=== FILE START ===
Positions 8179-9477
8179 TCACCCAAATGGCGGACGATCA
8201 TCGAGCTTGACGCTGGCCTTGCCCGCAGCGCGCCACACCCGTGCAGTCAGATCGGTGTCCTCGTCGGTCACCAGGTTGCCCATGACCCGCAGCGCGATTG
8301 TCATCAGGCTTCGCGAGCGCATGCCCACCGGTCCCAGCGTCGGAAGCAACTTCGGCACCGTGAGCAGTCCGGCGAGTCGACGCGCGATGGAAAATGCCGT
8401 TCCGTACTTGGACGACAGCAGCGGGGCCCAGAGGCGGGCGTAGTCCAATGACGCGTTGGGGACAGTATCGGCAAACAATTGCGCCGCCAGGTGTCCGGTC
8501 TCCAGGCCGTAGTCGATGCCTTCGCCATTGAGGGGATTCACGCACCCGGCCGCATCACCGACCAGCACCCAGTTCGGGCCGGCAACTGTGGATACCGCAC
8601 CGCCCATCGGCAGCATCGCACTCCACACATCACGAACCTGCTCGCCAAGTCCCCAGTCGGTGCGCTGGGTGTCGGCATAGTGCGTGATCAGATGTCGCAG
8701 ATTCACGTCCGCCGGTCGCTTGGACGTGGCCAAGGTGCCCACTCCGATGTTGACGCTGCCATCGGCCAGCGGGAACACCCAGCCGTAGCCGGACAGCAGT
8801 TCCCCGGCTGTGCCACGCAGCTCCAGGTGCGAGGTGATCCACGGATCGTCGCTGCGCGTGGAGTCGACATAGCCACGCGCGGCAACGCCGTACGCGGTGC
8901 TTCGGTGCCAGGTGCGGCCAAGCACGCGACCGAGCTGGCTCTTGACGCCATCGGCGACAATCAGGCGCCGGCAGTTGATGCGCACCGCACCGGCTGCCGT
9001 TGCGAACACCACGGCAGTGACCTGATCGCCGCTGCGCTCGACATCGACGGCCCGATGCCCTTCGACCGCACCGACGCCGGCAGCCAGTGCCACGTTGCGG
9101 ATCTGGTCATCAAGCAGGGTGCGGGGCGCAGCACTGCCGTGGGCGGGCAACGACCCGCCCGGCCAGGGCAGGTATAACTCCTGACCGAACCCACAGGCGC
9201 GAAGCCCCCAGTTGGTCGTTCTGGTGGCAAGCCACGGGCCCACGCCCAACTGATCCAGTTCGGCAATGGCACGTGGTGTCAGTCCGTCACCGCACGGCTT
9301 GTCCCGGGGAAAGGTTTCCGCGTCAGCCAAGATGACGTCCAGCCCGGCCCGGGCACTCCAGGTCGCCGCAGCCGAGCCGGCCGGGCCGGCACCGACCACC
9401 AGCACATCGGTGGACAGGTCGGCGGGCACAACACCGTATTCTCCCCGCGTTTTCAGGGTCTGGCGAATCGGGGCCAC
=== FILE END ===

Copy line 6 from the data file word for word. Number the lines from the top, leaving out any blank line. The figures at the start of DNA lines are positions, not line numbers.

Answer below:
8501 TCCAGGCCGTAGTCGATGCCTTCGCCATTGAGGGGATTCACGCACCCGGCCGCATCACCGACCAGCACCCAGTTCGGGCCGGCAACTGTGGATACCGCAC